The Native American healers told us that they typically worked with the client until the job was done. They typically treated one client at a time, and some clients traveled great distances to see them. Sometimes they traveled far to see a patient, and needed to put in maximum effort over a short period of time. Partly because of long distances travelled, they would concentrate their work over a number of days with multiple hours being spent each day. When they felt progress had been made, the client would be sent home with instructions to return at a later date for further treatment, and often with specific instructions for tasks to complete during the interval between treatment.

4. Biological systems behave similarly across hierarchical levels. There is isomorphism of principles. The traditional medicine people told us that nature is the same at every level. The same principles that guides the movement of the stars and the sun work within the body. As a group we returned to the biochemical metaphor. The traditional healers quickly agreed that psychotherapeutic or psychophysiological change should behave just like change biochemical systems. We found ourselves discussing reaction kinetics, which asks basic questions about the amount of materials that must be present for a reaction to occur, the amount of energy that is required to start and to maintain a reaction (and sometimes to reverse it), what catalysts are required to facilitate the reaction, what enzymes are necessary, etc. For example, outside the human body considerable heat (thousands of degrees) is necessary to melt iron. Inside the body the process takes place at 37 degrees. Because of catalysts within the body, a minimum level of energy is needed to begin the change process which is then maintained with less energy. They idea emerged for the biomedical practitioners to try an intensive week of 6 contact hours per day to start a change process.

5. The distractions of modern life "inactivate" catalysts for change. Most traditional therapies stress the need for self-contemplation. With adequate time, skills, and emphasis upon self-exploration and discovery much of modern psychophysiological therapy might be unnecessary. The traditionals believed that the modern world complicated and vitiated our ability to heal ourselves by distracting us from our study of ourselves. Television wastes vital hours which can be used for healing. Reading can both enlighten and deaden. (The great novel brings us face to face with the human condition and our own similarities with the protagonists about which we must reflect; popular novels may repeat trite plots with minimum character development.) Newspapers fill the mind with only slightly relevant information. The more tabloid, the more useless. Running to friends, relatives, or movies can fill waking hours with activity as avoidance. The quest to avoid boredom provides the raw material for many advertising campaigns. This quest also avoids self-discovery. Without external distractions, consciousness turns inward for it must direct itself somewhere. Therapy is harder in proportion to the number of competing distractions. Weekly outpatient therapy is particular difficult since the therapist must compete with so many more pleasurable or obsessional distractions to the process of self-discovery. Our traditionals believed in removing their patients from the distractions of modern life and working with them in an environment of peace and quiet. This was usually done within the client's home or within the medicine person's home. Nevertheless, they advocated an intentional avoidance of newspapers, radios, televisions, magazines, telephones, computer games, and the myriad of other distractions available to modern people.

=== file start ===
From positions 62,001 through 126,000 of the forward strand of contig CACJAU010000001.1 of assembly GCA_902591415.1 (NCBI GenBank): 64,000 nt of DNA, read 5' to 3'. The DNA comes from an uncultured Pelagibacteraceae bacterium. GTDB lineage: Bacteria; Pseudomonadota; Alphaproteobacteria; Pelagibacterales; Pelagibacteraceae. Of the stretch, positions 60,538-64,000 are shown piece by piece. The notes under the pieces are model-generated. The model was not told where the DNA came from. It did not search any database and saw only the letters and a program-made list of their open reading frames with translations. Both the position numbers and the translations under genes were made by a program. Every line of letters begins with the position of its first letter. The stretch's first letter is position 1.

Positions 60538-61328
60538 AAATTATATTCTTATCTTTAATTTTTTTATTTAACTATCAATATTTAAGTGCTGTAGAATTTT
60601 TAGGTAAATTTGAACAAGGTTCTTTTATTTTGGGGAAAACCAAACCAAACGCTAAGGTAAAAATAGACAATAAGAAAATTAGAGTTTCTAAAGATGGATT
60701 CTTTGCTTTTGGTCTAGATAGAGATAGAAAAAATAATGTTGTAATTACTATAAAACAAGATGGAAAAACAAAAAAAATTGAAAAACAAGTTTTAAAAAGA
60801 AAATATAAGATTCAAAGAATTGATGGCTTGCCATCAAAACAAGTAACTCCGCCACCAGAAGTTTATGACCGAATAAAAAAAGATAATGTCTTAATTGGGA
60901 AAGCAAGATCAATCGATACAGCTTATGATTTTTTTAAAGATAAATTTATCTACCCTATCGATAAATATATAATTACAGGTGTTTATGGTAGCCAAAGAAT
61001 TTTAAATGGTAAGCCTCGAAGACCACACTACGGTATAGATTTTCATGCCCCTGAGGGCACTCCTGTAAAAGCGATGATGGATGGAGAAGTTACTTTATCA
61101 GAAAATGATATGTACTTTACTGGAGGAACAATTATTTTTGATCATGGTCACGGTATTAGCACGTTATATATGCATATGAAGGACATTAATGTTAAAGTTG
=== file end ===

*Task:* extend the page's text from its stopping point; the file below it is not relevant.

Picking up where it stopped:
Our traditionals believed that catalysts on the organismic level corresponding to biochemical catalysts on the molecular level arose from self-exploration and developing an awareness of emotional states. Knowledge of personal misery fosters an inclination to do something about it. Excessive business or exhaustion can prevent reaching a level of emotional awareness from which change can occur.


S. Starr says,